The weather is not something we can do much about, so we looked for things we could control. The ripeness of the grape flavours is in part dependent on the temperatures the bunches achieve each day. Up to a point, the warmer the bunch the riper the flavours. Depending on the variety and the wine style, vineyard management techniques like shoot positioning and leaf removal are used to regulate this in every season, cool or warm. Moderate leaf removal is always part of our technique with Cabernet varieties but we decided that 2006 had been so cool we needed to maximise bunch temperatures and that would require full exposure. The vineyard team went out and removed, by hand, every leaf around every bunch for all three varieties. It was time consuming and difficult work but in the end it paid dividends. Despite the cool season, the Cabernet Sauvignon, Petit Verdot and Cabernet Franc were eventually picked with no green characters which we feel was something of a triumph compared to previous cool years.

We must also acknowledge that Mother Nature played her role as well, at least for a while. She very kindly gave us better conditions in March which, based on average temperature, was the third warmest in the last decade. While that definitely helped, she changed her mind again in April and went back to cool and then finished it off with rain.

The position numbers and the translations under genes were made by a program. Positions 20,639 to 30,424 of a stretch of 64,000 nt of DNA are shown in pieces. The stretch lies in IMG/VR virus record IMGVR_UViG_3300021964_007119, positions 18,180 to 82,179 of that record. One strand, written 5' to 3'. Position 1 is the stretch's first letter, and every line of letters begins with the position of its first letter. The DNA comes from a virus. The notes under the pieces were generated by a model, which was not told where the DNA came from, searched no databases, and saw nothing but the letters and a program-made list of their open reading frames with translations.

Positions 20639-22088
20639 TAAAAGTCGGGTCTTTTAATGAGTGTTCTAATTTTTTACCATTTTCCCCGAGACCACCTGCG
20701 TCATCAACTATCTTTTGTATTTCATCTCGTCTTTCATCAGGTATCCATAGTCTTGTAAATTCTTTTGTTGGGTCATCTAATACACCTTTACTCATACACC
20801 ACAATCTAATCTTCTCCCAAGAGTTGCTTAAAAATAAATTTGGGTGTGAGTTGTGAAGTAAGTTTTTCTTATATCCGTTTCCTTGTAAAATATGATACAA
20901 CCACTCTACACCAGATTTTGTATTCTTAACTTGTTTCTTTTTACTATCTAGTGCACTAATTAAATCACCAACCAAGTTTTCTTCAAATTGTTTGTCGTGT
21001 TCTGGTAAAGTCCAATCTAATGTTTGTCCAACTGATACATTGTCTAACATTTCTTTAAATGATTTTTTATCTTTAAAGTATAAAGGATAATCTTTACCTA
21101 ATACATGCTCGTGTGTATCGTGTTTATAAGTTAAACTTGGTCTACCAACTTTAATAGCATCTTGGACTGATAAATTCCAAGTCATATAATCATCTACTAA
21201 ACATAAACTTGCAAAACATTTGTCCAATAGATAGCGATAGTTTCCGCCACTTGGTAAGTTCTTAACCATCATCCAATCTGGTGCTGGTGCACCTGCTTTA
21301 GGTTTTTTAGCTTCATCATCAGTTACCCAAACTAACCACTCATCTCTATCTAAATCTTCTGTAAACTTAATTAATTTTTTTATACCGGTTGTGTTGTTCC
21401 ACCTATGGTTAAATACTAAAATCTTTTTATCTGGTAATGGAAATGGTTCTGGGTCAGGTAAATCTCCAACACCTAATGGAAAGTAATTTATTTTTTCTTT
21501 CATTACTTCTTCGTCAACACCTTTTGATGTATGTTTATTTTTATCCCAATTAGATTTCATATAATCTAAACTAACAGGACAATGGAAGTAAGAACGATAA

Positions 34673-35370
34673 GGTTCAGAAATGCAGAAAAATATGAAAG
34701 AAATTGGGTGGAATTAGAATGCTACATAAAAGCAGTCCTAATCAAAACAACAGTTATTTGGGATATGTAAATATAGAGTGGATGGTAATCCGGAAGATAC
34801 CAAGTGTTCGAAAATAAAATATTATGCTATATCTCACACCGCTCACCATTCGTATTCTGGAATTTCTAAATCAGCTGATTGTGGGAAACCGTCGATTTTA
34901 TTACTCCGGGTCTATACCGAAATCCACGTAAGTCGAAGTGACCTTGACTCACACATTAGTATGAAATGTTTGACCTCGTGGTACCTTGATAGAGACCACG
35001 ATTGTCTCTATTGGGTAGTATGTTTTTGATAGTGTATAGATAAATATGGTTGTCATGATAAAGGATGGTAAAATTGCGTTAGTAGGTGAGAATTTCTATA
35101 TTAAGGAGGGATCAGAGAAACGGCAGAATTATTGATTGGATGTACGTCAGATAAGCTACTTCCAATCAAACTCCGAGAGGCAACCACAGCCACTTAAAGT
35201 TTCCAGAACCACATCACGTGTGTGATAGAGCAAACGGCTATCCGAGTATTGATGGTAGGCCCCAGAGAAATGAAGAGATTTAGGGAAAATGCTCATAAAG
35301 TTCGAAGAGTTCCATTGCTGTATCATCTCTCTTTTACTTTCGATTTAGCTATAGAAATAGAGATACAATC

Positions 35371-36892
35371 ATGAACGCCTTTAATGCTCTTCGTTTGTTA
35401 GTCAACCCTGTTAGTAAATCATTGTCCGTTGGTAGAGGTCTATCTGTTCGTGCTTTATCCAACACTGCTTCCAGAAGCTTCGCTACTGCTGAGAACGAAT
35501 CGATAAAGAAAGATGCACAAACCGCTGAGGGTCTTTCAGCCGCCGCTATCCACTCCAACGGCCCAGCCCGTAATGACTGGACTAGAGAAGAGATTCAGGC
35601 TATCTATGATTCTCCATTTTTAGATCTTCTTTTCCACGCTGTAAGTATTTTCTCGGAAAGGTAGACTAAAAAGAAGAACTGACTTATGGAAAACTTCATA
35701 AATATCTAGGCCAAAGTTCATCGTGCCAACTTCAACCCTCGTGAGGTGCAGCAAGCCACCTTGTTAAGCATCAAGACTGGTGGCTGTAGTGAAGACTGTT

What conclusions can we draw? Yes, certainly it was our latest harvest, 21 days behind the average but it was definitely not our greenest. That is a three way tie between 1982, 1987 and 2002. Sugar ripeness came in at 13 Baume, so the wine has full body from 14% alcohol and the seeds matured to full hardness which means the tannins are not aggressive. All up, we were very happy with the result.

 

 

Production Notes

Median Harvest Dates:

Cabernet Sauvignon – 19th April, 2006

Cabernet Franc – 11th April, 2006